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Lacrosse: 'Let's go kill those faggots!'

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Brent, who has taken photos for Outsports for years, was at UCLA Friday to shoot the Rafer Johnson / Jackie Joyner-Kersee Invitational track meet. On the way back to his car he came across some UCLA lacrosse players and found out they were playing a game Saturday against Claremont, located in eastern L.A. County. Taking a break from track the next day, he watched some of the first half and then halftime and was shocked by what he heard:

They got their halftime chalk talk, and did their rev-up "Go Team" yell, followed by a couple of "Let's go kill those faggots!" and "Let's go get those f***ing faggots!" which just stunned me. And as they were walking back to their sideline, one player said to another, "besides ... they've got blacks too."

It's hard to know how prevalent it is on the team, or if the majority wouldn't agree but are afraid to say anything lest it seem like they too are somehow a faggot. Either way, no player or coach -- all within easy earshot -- countered it. This reminded me of what often goes on whenever you look around and see that no one of the potentially offended group -- women, minorities, gays etc. -- are in earshot and you can spout your bigotry not only fearlessly, but as a sign of your superior status and machismo.

It was the particular tight sequence that really got to me -- the two "faggot" comments yelled in a row, and immediately following as they head back, the "they've got blacks" aside from one player to the other. I'm sure that UCLA would view an intramural situation like that to be pretty bad, but when they're wearing UCLA uniforms [lacrosse is a club sport], you would think they'd have some responsibility.

Brent was not sure if the two "faggot" comments were uttered by one or two players. He e-mailed one of the players he met (who did not make any disparaging remarks) and asked about the comments Brent heard and got this response:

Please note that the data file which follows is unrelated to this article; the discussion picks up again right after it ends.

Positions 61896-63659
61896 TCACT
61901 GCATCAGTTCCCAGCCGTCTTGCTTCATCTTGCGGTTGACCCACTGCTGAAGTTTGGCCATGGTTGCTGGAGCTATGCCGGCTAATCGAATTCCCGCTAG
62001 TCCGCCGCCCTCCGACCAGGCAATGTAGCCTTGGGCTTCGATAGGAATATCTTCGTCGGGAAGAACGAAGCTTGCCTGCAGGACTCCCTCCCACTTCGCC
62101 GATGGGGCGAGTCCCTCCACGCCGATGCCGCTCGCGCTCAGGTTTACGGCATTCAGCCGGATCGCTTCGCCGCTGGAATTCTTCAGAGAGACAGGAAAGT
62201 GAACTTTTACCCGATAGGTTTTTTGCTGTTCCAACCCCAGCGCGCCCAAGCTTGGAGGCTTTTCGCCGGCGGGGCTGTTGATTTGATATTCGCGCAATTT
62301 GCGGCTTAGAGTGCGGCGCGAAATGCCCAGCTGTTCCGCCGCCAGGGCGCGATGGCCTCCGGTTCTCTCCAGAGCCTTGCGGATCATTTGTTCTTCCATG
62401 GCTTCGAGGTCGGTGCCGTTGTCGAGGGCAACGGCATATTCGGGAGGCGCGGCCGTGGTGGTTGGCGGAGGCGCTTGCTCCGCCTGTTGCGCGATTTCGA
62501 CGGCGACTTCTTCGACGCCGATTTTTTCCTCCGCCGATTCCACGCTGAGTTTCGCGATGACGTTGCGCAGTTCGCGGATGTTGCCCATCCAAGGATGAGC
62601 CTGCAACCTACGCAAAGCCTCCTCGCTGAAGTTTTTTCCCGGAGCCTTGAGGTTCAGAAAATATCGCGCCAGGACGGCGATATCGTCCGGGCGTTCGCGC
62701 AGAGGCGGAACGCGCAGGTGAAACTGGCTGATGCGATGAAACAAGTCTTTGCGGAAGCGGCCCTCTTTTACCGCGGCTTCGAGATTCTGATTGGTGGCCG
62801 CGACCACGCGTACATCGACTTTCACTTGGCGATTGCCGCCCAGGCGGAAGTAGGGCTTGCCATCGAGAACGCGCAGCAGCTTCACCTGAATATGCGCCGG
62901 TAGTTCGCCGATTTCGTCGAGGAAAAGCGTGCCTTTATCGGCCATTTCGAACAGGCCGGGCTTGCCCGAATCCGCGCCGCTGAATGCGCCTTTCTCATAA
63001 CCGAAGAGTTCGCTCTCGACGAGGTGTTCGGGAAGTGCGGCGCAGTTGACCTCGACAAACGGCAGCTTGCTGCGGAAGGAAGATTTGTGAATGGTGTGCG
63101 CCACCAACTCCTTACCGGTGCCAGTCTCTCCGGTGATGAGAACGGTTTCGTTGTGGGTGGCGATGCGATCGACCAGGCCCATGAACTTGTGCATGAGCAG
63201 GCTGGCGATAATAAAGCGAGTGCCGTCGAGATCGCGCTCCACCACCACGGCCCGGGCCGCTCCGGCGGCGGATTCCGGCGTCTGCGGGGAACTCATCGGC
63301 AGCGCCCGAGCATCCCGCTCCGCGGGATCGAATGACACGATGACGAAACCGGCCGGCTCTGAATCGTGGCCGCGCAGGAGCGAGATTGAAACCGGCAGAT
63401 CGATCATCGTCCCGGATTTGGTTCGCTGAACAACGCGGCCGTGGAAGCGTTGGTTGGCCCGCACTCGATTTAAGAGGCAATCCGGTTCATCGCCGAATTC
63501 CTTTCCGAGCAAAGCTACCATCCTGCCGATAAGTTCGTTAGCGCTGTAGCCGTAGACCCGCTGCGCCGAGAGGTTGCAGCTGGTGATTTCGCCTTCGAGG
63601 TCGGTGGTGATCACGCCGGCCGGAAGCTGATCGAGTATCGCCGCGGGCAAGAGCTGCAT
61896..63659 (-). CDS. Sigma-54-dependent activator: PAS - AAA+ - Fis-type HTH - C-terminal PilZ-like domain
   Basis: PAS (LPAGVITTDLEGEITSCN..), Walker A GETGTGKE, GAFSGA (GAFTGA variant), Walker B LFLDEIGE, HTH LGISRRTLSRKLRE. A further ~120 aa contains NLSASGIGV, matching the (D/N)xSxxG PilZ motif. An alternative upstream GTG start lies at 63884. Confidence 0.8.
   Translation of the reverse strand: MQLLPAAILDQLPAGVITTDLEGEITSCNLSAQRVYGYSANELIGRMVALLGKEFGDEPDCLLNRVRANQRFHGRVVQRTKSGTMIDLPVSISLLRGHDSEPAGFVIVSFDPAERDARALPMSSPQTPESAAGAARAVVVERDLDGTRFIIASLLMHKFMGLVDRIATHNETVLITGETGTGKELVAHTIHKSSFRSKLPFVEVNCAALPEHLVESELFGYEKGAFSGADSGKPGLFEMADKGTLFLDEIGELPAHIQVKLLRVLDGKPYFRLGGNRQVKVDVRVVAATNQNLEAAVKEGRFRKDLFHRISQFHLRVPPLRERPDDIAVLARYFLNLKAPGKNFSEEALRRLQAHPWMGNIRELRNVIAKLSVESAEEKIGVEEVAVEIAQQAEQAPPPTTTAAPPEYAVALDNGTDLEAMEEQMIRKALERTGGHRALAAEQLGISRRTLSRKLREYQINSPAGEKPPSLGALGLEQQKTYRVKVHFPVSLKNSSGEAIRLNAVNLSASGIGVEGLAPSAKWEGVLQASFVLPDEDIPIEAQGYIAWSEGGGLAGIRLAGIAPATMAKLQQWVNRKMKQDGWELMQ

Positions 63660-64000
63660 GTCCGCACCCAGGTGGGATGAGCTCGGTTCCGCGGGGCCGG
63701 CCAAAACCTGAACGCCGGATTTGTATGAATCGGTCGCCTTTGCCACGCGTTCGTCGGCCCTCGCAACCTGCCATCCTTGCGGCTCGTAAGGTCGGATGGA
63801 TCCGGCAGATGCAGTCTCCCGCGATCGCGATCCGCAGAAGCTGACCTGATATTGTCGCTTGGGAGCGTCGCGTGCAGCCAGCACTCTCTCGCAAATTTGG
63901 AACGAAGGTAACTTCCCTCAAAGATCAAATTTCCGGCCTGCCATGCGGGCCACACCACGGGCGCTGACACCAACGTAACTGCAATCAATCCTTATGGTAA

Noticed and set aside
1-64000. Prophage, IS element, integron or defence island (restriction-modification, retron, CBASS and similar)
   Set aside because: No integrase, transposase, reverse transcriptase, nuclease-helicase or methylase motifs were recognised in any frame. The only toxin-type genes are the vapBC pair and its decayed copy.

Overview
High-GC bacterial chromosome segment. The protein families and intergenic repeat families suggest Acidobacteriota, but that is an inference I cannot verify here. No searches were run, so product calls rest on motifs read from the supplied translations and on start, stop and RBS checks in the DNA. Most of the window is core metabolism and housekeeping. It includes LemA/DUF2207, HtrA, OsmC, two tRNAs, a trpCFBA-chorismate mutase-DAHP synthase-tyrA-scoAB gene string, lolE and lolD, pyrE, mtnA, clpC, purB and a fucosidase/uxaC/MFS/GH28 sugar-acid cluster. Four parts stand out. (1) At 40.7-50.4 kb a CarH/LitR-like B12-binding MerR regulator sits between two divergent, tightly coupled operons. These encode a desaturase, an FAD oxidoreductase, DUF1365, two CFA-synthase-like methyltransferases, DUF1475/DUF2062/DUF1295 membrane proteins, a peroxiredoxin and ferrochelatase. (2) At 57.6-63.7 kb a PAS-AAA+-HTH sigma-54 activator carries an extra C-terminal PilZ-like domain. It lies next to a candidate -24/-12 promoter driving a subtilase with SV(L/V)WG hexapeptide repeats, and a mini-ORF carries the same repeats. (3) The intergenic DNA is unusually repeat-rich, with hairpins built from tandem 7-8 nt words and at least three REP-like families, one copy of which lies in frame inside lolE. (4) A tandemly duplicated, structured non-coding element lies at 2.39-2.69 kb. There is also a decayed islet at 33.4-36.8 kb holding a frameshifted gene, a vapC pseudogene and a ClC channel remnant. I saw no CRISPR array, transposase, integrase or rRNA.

I'm not extremely surprised to hear words like faggot during the game. It's not a pretty thing, but the young kids will sometimes use those words in the heat of the game. Our coach began making us doing push ups for all profanities uttered during practice, in order to increase our self control. By the time the players become juniors and seniors, that stuff is mostly done with.

Brent asked some follow-up questions, but the player never responded.

In publishing Outsports, it has seemed to me that progress of the acceptance of gays in sports has come in the mode of two steps forward, three-quarters step back" and it's incidents like this that always cause a shake of the head at how much progress still has to be made. I know that such utterances are commonplace in sports, but think people need to be called out when they make them.

The homophobia and racism displayed by players living in the one of the most diverse cities on the planet and attending a diverse campus is disgusting and saddening. It is also ironic that these comments were made on the same campus that was holding a track meet named after Rafer Johnson and Jackie Joyner-Kersee, two of the most groundbreaking black athletes in history. I am not sure why I thought lacrosse might be more enlightened, but it is always telling how people talk when they think no one is listening.

Update: From a comment below, that puts the team in a bit more context:

"FYI, the Lacross team is NOT sponsored by UCLA Athletics so your contact information is incorrect. It is a club sport that is managed by Cultural & Recreational Affairs.

"It doesn't excuse the homophobia but I just want to make a point that this isn't an UCLA Athletics team and there isn't anything UCLA Athletics could do."

The UCLA lacrosse team at halftime vs. Claremont.

The UCLA lacrosse team at halftime vs. Claremont.